“Well asides from just the general student desire to have someone come and address these issues, we don’t necessarily know how to start talking about it,” Johnson said. “That’s why I think personally that Alison Malmon is perfect for that, because that is essentially what her entire organization is geared towards.”
Brian Greenberg, Treasurer of the Class of 2020, agreed.
“There are so many people that struggle with this issue,” he said. “May it be really affecting you on a day to day, or maybe just every now and then…one, people need to know that it’s okay to struggle with this and know what an outlet is, who they can speak to, where they can find resources, all that sort of stuff. And I think this event will really help with that.”
One of the chief takeaways from Malmon’s speech was that there is never a wrong time to seek professional help for dealing with a mental health issue.
“If you’re worried about a friend, or think that you may be struggling, the key is that you don’t need to wait until a certain point. Reach out to somebody that you trust and let them into your world and let them into your struggles and whether that being a counselor, or a friend, or a parent, whoever that is you can trust and then get connected to the resources that you need.”
The necessity of being proactive in taking care of mental health and incorporating ways to support one’s mental wellbeing into a daily routine are frequently disregarded as not as important as taking care of your physical health in our society. However, this idea is terribly detrimental and cannot be further from the truth. Rather, taking an active approach to dealing with mental health can make all the difference, according to Malmon. She noted that we do not wait for the rest of our body to develop an ailment before we begin to take care of it.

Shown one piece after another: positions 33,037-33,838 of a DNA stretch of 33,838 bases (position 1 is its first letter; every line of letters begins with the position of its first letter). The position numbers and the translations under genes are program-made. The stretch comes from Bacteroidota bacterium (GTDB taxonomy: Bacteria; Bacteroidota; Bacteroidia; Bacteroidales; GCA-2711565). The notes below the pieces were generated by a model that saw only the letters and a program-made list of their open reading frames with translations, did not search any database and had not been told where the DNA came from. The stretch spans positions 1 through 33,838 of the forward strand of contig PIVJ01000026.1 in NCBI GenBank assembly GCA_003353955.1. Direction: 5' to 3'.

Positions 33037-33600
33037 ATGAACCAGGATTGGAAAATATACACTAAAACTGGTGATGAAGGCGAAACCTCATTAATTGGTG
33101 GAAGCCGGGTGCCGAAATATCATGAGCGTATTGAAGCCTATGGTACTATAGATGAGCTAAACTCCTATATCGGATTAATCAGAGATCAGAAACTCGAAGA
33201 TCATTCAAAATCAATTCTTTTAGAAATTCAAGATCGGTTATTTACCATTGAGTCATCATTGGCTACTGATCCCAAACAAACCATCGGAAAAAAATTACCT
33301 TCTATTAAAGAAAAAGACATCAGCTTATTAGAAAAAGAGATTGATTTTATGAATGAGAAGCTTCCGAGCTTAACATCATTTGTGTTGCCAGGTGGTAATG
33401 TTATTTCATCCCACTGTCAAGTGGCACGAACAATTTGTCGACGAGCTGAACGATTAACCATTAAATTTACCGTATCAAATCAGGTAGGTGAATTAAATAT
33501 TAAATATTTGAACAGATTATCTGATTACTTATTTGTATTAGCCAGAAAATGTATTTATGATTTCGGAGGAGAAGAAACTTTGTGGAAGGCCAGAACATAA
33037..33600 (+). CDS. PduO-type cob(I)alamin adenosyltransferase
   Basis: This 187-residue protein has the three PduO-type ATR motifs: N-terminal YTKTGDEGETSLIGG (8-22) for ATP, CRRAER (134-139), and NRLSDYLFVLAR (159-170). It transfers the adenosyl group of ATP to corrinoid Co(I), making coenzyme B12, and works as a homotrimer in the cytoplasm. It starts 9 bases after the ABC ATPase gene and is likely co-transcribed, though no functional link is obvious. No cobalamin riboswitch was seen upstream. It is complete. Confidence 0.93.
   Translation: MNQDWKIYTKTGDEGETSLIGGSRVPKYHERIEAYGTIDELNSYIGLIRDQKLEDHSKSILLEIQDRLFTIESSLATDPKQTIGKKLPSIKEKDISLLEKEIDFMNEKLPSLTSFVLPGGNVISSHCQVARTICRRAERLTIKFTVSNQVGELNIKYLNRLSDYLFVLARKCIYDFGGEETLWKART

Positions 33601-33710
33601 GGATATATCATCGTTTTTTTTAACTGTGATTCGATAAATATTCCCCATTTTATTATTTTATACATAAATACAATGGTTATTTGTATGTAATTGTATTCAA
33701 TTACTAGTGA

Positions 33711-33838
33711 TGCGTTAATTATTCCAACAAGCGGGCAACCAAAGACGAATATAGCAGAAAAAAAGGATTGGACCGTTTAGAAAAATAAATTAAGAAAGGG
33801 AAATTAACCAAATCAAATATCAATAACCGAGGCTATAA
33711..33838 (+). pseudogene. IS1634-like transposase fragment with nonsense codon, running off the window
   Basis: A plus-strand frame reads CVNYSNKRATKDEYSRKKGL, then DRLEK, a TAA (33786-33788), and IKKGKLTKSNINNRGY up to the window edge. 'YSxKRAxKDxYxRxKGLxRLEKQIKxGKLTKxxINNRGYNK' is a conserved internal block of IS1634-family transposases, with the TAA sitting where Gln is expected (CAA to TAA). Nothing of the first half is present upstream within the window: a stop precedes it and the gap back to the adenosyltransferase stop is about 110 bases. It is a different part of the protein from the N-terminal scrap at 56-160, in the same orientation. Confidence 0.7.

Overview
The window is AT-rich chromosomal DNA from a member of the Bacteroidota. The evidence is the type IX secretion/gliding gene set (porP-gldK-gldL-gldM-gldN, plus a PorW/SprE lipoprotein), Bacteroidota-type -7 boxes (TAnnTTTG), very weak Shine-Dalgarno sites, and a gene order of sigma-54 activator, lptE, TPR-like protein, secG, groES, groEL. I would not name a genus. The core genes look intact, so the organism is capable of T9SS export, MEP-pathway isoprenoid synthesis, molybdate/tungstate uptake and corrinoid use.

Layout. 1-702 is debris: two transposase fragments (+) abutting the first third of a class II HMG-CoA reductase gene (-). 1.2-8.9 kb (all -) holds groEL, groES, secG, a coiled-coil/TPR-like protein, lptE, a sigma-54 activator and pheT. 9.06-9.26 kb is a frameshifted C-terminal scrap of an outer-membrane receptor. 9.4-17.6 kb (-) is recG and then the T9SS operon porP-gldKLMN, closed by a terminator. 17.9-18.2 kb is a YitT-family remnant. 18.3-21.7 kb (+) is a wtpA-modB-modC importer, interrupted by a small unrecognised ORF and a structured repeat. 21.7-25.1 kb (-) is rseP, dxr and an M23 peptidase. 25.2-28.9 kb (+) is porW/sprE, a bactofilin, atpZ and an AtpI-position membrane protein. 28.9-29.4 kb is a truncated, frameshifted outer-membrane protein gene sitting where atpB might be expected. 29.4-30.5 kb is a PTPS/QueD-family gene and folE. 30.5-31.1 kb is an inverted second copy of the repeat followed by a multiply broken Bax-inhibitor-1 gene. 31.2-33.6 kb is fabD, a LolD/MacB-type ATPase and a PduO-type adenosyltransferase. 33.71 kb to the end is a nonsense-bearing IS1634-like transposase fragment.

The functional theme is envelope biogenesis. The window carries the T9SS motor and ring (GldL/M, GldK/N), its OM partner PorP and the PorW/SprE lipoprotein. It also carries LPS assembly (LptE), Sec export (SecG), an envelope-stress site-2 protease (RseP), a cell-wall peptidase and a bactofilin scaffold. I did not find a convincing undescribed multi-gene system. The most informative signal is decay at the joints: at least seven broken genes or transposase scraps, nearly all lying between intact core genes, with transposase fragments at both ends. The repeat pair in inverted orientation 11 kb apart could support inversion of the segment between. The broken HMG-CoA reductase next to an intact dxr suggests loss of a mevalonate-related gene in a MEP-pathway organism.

“We don’t wait until we have a heart attack to learn how to take care of our heart,” Malmon said.
This lecture is not the first time a conversation around mental health has begun at Marist; on May 1, 2017, a petition was launched by a then Marist student on Change.org asking for increased funding for the Marist College Counseling department. The petition garnered over 560 signatures.
Nearly two years later, mental health was being discussed again at Malmon’s lecture, demonstrating this topic’s enduring need for attention. The event was designed to open up this conversation by shining a spotlight on something that many students struggle with on a daily basis.
“A lot of times, we want to talk about how we feel, what we feel, what our issues are, our anxieties, our insecurities, but at the end of the day, a lot of us just decide to sort of shove it away into the deepest part of our soul,” Johnson said. “And we never get over that.” Malmon’s speech, however, demonstrated how just how important having these difficult conversations can be.
Active Minds has made great strides in helping change the way students across the country view mental health. Malmon is hopeful, and knows that what is truly going to make an impact on the lives of the individuals struggling are the students that are willing to take a stand and open a dialogue about this issue. “I see in you a generation that sees this as your social justice issue,” Malmon told the audience. “Finally you guys are standing up to it.”
Students can contact Marist College Counseling Services by calling 845-575-3314.